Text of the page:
In his regular BBC Sport column, Robbie Savage looks at how poor signings, an absence of young talent and Uefa's Financial Fair Play ruling all contributed towards Manchester City losing ground on Premier League leaders Chelsea while Yaya Toure was away at the Africa Cup of Nations.
Yaya Toure's return to Premier League action this weekend cannot come soon enough for Manchester City, but a club with their resources should not have missed one man so much in the first place.
Before last week's much-needed win at Stoke, the defending champions went four league games without victory and went from being joint-top with Chelsea to seven points behind Jose Mourinho's men.
That slump in form coincided with Toure being away at the Africa Cup of Nations with Ivory Coast, leaving City without any drive in midfield in his absence.
City boss Manuel Pellegrini must hope Toure and new £25m striker Wilfried Bony make a difference against Newcastle at the start of a massive week that also sees them play Barcelona in the Champions League then take on in-form Liverpool at Anfield.
Signings have improved squad, not first team
Bony is a proven Premier League striker but City badly need him to be a player that pushes them on - not a back-up, but someone who makes it almost impossible for him to be dropped.
That has not happened anywhere near often enough with their recent buys and what we have seen over the past six weeks shows that it is City's first team which needs strengthening, not their squad.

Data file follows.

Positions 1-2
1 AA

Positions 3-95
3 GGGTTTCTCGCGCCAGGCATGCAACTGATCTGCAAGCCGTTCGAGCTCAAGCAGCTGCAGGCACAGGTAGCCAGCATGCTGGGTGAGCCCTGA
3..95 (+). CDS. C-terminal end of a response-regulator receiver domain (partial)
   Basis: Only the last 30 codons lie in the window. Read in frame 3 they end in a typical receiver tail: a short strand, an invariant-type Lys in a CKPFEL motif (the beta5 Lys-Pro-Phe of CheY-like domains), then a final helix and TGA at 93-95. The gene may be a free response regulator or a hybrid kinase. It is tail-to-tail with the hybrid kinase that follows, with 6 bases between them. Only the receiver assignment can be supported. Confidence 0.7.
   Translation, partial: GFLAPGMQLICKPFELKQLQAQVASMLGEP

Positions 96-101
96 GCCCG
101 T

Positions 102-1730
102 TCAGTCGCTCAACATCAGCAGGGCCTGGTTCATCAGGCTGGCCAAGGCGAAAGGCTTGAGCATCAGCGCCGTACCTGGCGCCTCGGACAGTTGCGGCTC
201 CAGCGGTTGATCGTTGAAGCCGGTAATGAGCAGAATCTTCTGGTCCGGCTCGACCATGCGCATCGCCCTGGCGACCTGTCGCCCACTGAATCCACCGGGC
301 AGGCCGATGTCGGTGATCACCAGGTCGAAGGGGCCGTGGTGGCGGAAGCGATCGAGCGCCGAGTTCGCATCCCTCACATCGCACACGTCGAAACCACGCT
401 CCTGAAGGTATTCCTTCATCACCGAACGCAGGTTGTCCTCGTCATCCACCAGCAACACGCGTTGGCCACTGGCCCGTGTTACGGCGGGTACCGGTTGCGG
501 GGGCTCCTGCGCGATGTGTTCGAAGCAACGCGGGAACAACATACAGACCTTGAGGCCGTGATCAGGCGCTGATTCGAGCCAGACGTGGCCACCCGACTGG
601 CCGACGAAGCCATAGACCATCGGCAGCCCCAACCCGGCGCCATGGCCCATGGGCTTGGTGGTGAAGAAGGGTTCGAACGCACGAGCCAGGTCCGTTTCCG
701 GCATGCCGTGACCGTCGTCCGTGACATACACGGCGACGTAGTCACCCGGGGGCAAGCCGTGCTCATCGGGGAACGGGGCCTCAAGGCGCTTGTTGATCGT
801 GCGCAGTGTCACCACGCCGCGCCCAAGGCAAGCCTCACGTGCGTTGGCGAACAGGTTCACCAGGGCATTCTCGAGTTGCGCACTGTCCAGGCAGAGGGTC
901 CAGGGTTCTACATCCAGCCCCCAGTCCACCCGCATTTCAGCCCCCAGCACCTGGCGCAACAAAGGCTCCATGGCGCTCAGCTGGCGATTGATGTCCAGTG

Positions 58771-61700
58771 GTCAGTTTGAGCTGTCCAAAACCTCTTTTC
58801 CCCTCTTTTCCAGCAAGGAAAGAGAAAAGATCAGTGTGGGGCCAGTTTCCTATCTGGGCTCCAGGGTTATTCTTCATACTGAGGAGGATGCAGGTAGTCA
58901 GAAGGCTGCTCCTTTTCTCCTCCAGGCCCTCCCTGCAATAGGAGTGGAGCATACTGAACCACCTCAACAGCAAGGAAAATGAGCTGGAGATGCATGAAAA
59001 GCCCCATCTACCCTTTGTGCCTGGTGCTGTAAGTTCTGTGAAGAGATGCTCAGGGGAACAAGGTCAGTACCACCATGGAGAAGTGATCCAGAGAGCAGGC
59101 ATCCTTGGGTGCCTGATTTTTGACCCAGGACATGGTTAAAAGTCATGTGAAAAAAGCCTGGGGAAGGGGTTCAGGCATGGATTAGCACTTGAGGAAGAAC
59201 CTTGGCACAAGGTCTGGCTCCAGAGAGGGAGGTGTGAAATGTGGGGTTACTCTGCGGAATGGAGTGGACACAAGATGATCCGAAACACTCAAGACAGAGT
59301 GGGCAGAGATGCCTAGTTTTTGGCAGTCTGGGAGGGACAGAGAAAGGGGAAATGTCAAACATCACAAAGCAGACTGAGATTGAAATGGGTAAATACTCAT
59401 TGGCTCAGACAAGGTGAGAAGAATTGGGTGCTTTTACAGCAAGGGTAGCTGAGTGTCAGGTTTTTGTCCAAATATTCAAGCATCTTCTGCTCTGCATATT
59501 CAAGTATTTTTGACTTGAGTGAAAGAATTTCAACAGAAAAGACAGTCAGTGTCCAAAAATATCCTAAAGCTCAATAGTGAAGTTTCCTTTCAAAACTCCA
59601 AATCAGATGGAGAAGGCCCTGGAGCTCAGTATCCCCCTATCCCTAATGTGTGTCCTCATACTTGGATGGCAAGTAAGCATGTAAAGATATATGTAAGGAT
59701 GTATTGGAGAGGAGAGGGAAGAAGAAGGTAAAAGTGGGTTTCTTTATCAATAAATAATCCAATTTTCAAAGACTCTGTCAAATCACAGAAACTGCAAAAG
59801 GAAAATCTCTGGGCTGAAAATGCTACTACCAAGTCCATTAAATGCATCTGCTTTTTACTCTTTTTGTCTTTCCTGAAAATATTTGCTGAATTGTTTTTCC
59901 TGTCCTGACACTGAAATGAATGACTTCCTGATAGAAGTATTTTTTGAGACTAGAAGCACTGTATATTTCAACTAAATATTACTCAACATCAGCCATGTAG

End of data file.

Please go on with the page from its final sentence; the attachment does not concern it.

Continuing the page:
Yes, they have been hit by injuries and loss of form by other key players during the same period.
But Toure was also their star man last season and the biggest reason they rely on him so much stems from the fact their signings since they won their first Premier League title in 2012 have not been as good as they should have been.
|Man City's signings: May 2012 to September 2014|
|Player||Fee||PL starts this season|
|Alvaro Negredo||£20m||Loaned out|
|Matija Nastasic||£13m plus Stefan Savic||Loaned out|
|Scott Sinclair||£6.2m||Loaned out|
|Bruno Zuculini||£3m||Loaned out|
|Total = £194.8m|
Not including Bony, who is yet to kick a ball for the club, City have made 17 signings at a total cost of almost £200m, but not a single one has made a significant difference to their strongest XI.
The only two out of the above list who could be described as regular starters in City's strongest line-up are Martin Demichelis and Fernandinho.
Both of them have had spells where they have played well but I would not describe either as a huge upgrade on the players they have replaced from City's 2012 title-winning side, Joleon Lescott and Gareth Barry.